Social media has become the marketing tool for cigar makers. No magazine or website ad can compete with the testimonials, endorsements and critiques one finds on various outlets like Twitter, Instagram, Tumblr, Facebook, etc. These sites are where cigar makers and cigar smokers get up close and personal
Imagine if professional athletes and coaches interacted directly with the fans one on one. Yes, it happens occasionally, and never fails to make the news. However, when it comes to cigars on social media, your comment frequently merits a reply from the person who actually blended the cigar you're smoking.
Size: 6 inches x 54 ring gauge
Everybody loves an underdog story – the one where the little guy beats the odds and comes up a big winner. That's a classic American tale, and that's also the story of Crowned Heads. In 2011, John Huber and a few of his co-workers at CAO (in Nashville) decided to strike out on their own when the parent company was purchased and plans to move its headquarters were announced. Given the state of the economy at the time, it was a risky move. One can only imagine the difficulty of starting a cigar company from scratch. It's lucky for us they knew the business. Against the odds, and in less than four years, the little guys hit it big.
E.P. Carrillo had released a new cigar line that was originally marketed exclusively to the European market. However, EPC saw the error of its ways, and the New Wave Reserva Connecticut has now been made available right here in the USA.
The roots of the Perez-Carrillo family are in Cuba, where Ernesto's father launched the family cigar dynasty in 1948 when he purchased El Credito, a small cigar factory in Havana. The Perez-Carrillo family became well-respected in Cuba, and Ernesto Sr. was elected to the Cuban Senate in 1954, and again in 1958.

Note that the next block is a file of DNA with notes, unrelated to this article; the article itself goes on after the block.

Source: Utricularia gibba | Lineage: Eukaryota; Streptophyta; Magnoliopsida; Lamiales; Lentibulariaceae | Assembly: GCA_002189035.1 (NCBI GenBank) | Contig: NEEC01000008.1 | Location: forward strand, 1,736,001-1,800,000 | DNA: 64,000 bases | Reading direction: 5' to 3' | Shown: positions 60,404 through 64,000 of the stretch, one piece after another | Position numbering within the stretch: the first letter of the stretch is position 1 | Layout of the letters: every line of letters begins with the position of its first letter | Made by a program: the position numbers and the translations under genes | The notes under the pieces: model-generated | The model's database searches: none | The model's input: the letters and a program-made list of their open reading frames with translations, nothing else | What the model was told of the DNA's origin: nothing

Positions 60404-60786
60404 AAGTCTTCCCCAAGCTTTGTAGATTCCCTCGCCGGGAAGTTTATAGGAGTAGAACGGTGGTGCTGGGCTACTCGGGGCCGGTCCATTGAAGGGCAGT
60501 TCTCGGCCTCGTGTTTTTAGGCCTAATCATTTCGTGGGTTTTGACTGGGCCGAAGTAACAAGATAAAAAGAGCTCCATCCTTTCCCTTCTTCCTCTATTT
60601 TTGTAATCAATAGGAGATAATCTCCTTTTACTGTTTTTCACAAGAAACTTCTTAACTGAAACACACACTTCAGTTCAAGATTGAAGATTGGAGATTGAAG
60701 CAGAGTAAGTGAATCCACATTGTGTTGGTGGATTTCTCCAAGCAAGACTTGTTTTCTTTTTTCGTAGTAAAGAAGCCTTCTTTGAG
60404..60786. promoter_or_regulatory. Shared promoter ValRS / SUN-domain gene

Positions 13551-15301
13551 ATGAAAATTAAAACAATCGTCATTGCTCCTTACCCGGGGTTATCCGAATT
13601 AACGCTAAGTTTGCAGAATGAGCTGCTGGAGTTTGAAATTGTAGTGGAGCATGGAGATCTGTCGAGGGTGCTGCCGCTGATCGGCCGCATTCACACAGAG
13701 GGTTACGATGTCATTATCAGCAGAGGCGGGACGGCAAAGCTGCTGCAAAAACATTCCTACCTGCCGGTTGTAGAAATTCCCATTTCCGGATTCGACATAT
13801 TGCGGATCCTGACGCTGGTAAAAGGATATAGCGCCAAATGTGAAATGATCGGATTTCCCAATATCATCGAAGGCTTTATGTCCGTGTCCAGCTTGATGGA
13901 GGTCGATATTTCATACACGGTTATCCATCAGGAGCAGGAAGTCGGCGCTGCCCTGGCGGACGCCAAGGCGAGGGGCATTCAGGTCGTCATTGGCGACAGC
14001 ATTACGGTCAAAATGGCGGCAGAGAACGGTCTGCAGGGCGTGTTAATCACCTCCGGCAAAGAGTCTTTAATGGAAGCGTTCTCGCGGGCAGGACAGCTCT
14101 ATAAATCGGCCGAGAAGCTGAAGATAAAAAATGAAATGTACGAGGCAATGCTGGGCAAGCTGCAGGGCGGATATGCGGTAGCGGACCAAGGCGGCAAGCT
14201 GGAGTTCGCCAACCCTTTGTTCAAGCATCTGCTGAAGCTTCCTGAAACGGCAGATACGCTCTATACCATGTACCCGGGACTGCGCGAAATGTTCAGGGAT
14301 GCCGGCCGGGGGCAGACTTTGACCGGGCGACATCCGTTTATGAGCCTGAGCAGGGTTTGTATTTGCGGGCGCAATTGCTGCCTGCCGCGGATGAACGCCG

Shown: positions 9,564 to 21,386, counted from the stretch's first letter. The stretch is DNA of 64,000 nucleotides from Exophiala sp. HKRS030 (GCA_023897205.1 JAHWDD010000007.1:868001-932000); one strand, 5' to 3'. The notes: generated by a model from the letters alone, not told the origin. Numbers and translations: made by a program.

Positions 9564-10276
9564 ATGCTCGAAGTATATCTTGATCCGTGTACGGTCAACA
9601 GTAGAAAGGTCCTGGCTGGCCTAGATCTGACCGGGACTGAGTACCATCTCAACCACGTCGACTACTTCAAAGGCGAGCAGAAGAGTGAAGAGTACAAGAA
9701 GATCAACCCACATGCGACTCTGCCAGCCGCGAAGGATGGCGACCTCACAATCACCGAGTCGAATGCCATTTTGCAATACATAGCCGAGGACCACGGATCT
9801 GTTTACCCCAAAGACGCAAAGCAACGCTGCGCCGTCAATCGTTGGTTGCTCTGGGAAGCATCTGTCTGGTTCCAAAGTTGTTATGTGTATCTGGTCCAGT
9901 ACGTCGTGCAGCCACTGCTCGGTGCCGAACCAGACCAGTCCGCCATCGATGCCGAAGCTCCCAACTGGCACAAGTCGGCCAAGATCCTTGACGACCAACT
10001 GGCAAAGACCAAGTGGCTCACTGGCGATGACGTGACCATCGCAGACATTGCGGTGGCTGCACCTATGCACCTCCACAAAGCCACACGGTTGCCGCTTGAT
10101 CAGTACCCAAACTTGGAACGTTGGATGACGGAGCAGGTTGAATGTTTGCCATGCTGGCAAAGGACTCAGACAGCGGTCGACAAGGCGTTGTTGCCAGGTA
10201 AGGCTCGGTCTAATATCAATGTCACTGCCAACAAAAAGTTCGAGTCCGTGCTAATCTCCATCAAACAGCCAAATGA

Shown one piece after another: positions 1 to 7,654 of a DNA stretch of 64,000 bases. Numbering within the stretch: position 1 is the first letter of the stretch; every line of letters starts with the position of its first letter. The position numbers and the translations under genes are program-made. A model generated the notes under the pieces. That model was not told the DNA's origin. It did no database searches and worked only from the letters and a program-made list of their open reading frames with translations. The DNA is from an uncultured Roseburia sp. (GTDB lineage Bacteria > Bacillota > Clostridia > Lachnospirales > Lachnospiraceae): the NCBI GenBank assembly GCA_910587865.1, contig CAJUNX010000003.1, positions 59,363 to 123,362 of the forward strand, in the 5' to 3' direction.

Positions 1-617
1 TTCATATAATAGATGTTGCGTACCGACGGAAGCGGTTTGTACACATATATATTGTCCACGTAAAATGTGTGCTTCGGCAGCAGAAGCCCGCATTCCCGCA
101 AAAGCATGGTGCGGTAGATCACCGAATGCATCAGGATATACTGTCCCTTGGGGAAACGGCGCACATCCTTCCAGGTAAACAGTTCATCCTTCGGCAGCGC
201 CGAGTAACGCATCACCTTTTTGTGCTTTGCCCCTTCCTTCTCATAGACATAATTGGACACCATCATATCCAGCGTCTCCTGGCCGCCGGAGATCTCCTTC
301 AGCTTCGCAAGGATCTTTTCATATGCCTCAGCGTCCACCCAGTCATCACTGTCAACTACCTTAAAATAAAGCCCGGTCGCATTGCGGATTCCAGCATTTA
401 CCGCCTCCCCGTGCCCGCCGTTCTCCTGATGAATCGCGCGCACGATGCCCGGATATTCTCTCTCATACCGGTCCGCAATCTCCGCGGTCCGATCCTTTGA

When Castro gained control of Cuba, Ernesto Sr. was arrested several times for his political beliefs, and the government confiscated the family's properties, including the El Credito factory.
Size: 5 inches x 54 ring gauge
I’ve smoked cigars since the late 90s. And one of the main brands I smoked starting out was Punch. That being said, I’ve always had a soft spot for Punch cigars.
Over the years, I’ve smoked a lot more brands and developed more favorites. But I do find myself going back occasionally to Punch and Excalibur cigars.
General Cigars isn’t known for stepping outside the box much. Most of its cigars are mild or, at most, medium bodied with a kind of standard, safe flavor profile. I’ve never been a really big fan of the Punch Rare Corojo, but I love the Punch Uppercut. So I was curious to see how I would like the new Signature.
Size reviewed: 6 inches by 60 ring gauge
Wrapper: Dominican Maduro
I'm returning to cigar smoking after a long hiatus. I smoked cigarettes, cigars, pipes and cigarillos for over 30 years, and then nothing for 14 years. I began lighting up cigars again towards the end of last year, most of them sourced from the local B&M.
Size: 5.5 inches x 54 ring gauge
Every now and then, curiosity gets the better of me. I stumbled across Southern Draw Cigars somewhere on the internet, and was immediately intrigued. I'd never heard a word of hype, or really anything at all, about the company or its cigars. So, I investigated.
Southern Draw Cigars was started a little over a year ago in Austin, Texas by a group of cigar-loving U.S. Veterans. According to the website, the name Southern Draw is emblematic of the quintessential Southern gentleman, everything he represents, and a cigar that always has a perfect draw. The cigars are made by A.J. Fernandez in Esteli, Nicaragua.